Story By: Kaitlyn Dillard

Featured Photo: “Trick or Treat Tannehill State Park” by Rob Briscoe is licensed under CC by 2.0

Pumpkins come in a variety of different colors, but one color has taken center stage recently- teal pumpkins. An international effort began in 2014 called the Teal Pumpkin Project by Food Allergy Research and Education (FARE). The Teal Pumpkin Project helps provide a safe and fun Halloween for children who might have allergies or when candy might not be an option for certain kids.

There are several easy steps to make Halloween a treat for everyone, such as buying non-food items and putting a teal pumpkin in front of your home to show that you have non-food treats available. Non-food treats can be as simple as small toys, bubbles, and yo-yos. Candy is still a good treat, but FARE suggests keeping your non-food items in a separate bowl.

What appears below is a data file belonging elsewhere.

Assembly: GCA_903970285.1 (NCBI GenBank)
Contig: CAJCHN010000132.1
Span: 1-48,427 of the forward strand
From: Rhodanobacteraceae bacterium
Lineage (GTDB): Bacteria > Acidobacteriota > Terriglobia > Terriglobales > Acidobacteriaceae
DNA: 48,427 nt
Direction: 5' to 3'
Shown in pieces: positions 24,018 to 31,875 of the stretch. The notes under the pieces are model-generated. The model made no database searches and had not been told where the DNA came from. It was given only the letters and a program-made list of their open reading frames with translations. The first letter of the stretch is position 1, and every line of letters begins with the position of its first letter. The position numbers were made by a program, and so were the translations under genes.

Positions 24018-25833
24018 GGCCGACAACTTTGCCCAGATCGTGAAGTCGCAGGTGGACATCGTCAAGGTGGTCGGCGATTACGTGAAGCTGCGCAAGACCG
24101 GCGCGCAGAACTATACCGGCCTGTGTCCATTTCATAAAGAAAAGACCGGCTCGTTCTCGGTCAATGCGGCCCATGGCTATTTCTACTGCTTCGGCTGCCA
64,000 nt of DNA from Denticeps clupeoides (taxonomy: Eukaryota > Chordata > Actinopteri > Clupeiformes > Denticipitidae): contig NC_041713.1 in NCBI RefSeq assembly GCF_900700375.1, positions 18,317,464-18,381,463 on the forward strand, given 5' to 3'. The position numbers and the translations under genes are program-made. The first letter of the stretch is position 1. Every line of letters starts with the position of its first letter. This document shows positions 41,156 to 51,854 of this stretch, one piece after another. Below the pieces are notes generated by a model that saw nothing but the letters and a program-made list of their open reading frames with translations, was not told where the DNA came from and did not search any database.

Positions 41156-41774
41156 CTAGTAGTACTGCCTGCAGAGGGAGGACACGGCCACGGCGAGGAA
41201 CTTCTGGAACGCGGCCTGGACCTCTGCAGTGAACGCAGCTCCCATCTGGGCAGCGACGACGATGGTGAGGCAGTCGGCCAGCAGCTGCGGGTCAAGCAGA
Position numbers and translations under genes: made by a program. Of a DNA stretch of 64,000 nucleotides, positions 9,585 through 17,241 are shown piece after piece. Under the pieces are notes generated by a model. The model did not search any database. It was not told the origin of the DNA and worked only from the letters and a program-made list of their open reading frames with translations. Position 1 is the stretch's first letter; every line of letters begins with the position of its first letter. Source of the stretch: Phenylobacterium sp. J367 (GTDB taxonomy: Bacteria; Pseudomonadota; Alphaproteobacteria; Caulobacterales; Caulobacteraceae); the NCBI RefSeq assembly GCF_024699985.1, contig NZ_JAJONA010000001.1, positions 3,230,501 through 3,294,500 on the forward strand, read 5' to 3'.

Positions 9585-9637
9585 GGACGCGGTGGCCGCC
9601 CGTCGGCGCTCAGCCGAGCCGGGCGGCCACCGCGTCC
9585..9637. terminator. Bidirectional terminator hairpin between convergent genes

There are also several tips and suggestions that families dealing with food allergies can keep in mind while out trick-or-treating this Halloween. FARE suggests a variety of rules and tactics, such as emphasizing how fun it is to trick-or-treat and dress up, rather than focusing solely on the candy, and always read the label. According to FARE, some mini or fun-sized candies may differ from the regular sized version, so to always check the label to make sure that there are no harmful ingredients

Halloween is just two weeks away, but participating in the Teal Pumpkin Project is as simple as these few steps:

  • Provide non-food treats for trick-or-treaters.
  • Paint a pumpkin teal or buy a teal pumpkin at your local craft store, pharmacy or grocery store. (Printable signs are also available at
  • Place your teal pumpkin or sign in a place where trick-or-treaters can see that non-food treats are available.


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